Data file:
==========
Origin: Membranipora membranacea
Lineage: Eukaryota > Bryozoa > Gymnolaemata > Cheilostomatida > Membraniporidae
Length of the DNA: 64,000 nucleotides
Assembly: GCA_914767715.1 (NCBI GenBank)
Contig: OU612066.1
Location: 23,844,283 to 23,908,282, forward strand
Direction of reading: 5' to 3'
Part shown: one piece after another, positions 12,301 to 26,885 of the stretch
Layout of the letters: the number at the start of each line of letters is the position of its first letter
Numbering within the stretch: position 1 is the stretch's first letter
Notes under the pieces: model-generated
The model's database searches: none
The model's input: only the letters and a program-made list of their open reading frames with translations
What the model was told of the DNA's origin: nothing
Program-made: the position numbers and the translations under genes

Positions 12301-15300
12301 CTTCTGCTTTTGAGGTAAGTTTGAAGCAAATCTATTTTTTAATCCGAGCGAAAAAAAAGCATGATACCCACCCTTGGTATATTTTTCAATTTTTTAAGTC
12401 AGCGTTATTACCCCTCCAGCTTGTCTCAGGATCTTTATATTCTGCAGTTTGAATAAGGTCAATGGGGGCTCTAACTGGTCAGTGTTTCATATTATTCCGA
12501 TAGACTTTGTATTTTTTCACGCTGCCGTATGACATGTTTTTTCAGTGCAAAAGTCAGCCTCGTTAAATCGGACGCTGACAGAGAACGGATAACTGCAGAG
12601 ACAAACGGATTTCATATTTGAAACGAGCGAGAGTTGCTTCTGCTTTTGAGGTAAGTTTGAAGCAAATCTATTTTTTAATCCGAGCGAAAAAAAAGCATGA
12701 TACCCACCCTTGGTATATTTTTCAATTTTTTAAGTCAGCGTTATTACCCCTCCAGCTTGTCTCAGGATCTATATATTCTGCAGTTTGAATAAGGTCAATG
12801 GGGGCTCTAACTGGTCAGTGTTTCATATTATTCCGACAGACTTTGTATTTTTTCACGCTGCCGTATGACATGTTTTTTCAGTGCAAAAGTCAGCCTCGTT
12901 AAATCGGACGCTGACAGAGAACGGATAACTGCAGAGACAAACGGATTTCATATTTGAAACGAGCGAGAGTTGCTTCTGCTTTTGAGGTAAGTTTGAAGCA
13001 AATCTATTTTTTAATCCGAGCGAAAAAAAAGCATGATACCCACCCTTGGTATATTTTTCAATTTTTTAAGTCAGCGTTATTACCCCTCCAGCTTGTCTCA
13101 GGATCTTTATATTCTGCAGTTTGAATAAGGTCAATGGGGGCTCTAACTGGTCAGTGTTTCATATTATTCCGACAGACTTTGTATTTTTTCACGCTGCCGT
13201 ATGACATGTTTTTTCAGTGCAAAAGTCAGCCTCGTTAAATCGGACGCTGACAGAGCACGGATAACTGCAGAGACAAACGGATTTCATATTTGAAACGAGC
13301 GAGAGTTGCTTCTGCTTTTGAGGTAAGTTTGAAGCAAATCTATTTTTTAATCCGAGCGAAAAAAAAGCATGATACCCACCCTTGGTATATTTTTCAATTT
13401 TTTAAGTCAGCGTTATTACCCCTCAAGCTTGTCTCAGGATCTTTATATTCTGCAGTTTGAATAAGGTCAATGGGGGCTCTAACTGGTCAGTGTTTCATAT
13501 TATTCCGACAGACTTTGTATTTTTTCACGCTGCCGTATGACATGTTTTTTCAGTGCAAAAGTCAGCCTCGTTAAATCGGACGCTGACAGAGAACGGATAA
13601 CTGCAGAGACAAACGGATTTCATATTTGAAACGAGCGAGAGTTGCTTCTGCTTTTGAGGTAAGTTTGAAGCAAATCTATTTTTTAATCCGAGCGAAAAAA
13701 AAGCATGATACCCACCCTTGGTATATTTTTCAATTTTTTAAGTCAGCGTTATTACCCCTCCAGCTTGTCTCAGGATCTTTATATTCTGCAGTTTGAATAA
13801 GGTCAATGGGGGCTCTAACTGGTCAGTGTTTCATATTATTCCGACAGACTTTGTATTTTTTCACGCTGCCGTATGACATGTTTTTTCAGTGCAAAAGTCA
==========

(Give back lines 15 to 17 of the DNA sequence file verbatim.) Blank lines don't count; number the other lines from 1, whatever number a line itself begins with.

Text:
Program-made: the position numbers and the translations under genes

Positions 12301-15300
12301 CTTCTGCTTTTGAGGTAAGTTTGAAGCAAATCTATTTTTTAATCCGAGCGAAAAAAAAGCATGATACCCACCCTTGGTATATTTTTCAATTTTTTAAGTC